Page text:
During these days leading up to Pentecost numerous groups of believers as well as individuals will pray earnestly to the risen Lord to pour out once more that same Spirit on the Church and on the world. In doing so, they will be following in the footsteps of Our Lady, the Apostles, and those other first disciples two thousand years ago.  The Holy Spirit is the Father’s gift to us which he generously bestows on those who ask him, and it is a gift which we should not be slow to request.

There is rich teaching in Scripture, in both Old and New Testaments, on what the Holy Spirit accomplishes both in the life of the Church as a whole and in that of the individual Christian. The Church has been described as the body of Christ and it is the Holy Spirit which animates and keeps united the members of that body.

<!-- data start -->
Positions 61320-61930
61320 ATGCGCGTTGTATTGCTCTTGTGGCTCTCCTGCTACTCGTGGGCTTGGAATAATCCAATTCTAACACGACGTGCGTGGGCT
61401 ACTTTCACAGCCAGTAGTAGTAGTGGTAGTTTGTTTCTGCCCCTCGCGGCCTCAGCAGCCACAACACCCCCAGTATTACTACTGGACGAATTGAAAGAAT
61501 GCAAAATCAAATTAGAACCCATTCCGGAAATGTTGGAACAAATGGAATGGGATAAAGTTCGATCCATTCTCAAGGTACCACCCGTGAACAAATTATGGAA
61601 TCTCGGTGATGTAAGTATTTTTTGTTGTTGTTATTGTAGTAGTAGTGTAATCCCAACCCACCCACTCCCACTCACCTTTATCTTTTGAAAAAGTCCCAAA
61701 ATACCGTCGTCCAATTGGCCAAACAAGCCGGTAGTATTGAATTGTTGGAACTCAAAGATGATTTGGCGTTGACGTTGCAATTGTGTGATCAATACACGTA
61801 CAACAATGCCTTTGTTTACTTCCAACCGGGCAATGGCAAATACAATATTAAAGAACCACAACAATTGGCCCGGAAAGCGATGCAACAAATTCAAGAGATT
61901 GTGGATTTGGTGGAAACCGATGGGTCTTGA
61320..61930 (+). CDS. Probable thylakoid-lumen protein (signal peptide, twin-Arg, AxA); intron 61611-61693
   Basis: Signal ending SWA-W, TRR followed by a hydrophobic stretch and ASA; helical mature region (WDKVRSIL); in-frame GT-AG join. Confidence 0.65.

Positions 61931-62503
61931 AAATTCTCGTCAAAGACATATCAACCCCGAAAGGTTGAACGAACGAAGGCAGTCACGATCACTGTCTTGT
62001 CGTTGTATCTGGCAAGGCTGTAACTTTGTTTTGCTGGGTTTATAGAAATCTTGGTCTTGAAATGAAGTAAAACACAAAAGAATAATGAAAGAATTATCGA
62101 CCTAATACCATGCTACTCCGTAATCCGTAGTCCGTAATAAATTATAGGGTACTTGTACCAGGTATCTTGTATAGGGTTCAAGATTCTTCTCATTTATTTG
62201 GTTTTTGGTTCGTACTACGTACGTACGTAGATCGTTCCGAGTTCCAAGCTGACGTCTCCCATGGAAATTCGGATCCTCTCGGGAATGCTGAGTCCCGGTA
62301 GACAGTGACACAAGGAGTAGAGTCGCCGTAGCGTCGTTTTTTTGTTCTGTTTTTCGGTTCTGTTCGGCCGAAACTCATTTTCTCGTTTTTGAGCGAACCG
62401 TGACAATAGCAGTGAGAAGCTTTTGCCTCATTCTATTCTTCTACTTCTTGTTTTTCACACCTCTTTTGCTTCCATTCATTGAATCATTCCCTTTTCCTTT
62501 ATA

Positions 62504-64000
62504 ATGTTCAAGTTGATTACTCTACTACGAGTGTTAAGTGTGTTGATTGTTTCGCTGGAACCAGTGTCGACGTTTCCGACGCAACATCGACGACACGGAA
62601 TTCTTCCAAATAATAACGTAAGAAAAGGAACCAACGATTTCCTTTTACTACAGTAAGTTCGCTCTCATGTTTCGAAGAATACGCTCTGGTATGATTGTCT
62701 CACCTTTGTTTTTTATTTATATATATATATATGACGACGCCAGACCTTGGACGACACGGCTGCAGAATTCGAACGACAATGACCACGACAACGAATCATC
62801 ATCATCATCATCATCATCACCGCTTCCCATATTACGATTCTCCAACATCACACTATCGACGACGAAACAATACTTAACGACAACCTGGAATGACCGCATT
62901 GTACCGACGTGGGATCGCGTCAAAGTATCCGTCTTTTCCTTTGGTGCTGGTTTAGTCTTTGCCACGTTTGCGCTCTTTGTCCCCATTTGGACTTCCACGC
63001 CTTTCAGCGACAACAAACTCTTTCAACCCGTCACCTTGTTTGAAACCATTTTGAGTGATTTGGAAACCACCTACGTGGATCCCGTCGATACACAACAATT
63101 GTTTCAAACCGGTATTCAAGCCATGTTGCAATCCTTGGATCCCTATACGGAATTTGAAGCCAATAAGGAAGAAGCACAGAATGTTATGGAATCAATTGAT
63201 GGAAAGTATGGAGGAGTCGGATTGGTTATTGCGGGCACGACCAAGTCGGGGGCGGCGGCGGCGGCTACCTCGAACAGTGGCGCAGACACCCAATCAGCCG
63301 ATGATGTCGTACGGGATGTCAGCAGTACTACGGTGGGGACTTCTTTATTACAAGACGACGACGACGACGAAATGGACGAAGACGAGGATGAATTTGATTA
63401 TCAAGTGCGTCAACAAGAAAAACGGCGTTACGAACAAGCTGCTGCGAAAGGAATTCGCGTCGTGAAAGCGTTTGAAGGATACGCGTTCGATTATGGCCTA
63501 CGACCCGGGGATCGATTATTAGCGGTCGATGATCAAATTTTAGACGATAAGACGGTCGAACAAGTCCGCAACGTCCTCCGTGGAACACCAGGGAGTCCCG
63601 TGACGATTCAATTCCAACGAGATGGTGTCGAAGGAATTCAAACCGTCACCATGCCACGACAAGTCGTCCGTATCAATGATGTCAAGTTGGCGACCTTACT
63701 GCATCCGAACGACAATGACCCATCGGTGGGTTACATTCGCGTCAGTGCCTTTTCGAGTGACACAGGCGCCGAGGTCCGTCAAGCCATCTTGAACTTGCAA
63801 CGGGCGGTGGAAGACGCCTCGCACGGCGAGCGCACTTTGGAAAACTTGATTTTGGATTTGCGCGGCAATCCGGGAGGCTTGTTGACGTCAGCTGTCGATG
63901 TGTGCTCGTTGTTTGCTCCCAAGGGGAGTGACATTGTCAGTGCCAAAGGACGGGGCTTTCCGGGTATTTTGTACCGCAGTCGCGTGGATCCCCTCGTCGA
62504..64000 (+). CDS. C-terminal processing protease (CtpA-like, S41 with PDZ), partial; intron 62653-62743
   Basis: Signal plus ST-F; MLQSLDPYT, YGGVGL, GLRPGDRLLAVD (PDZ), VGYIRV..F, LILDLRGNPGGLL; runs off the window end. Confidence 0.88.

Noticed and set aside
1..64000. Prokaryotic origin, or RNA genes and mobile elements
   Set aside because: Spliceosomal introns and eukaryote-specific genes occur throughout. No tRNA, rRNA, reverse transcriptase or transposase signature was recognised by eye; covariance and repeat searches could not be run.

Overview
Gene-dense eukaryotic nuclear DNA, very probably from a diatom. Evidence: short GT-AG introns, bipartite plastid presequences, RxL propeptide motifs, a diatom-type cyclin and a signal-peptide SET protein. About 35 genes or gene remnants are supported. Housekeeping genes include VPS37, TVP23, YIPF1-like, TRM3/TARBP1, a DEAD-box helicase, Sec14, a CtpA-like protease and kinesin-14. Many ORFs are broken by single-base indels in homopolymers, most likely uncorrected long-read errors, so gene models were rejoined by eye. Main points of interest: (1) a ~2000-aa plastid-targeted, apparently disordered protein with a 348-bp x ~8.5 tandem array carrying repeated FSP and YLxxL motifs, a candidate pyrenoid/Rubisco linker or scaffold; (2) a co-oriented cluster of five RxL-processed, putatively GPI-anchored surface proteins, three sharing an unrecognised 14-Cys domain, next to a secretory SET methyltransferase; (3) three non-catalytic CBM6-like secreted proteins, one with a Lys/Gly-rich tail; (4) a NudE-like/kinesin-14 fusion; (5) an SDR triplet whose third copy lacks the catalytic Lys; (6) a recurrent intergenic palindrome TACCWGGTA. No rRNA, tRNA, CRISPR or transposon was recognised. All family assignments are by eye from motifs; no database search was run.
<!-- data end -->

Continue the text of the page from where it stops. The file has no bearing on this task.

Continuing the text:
It is the Spirit which ensures that the community of believers remains faithful to the teaching of Christ.  Moreover, the Holy Spirit is the supreme teacher, leading the Church ever more deeply into her understanding and appreciation of God’s revelation to us in Christ. And it is the same Holy Spirit who speaks consolingly to our individual hearts, helping us to put on the mind of Christ.


Let us at some point of each day this coming week invoke the Holy Spirit to descend afresh on the Church and on each one of us personally, so that we may play our part, in the words of the ancient Pentecost prayer, in renewing the face of the earth.


As ever in Christ our Lord,


+Michael G Campbell OSA

Bishop of Lancaster

Going on Pilgrimage!

Dear Friends in Christ,

Welcome to this week’s Bishop’s Blog.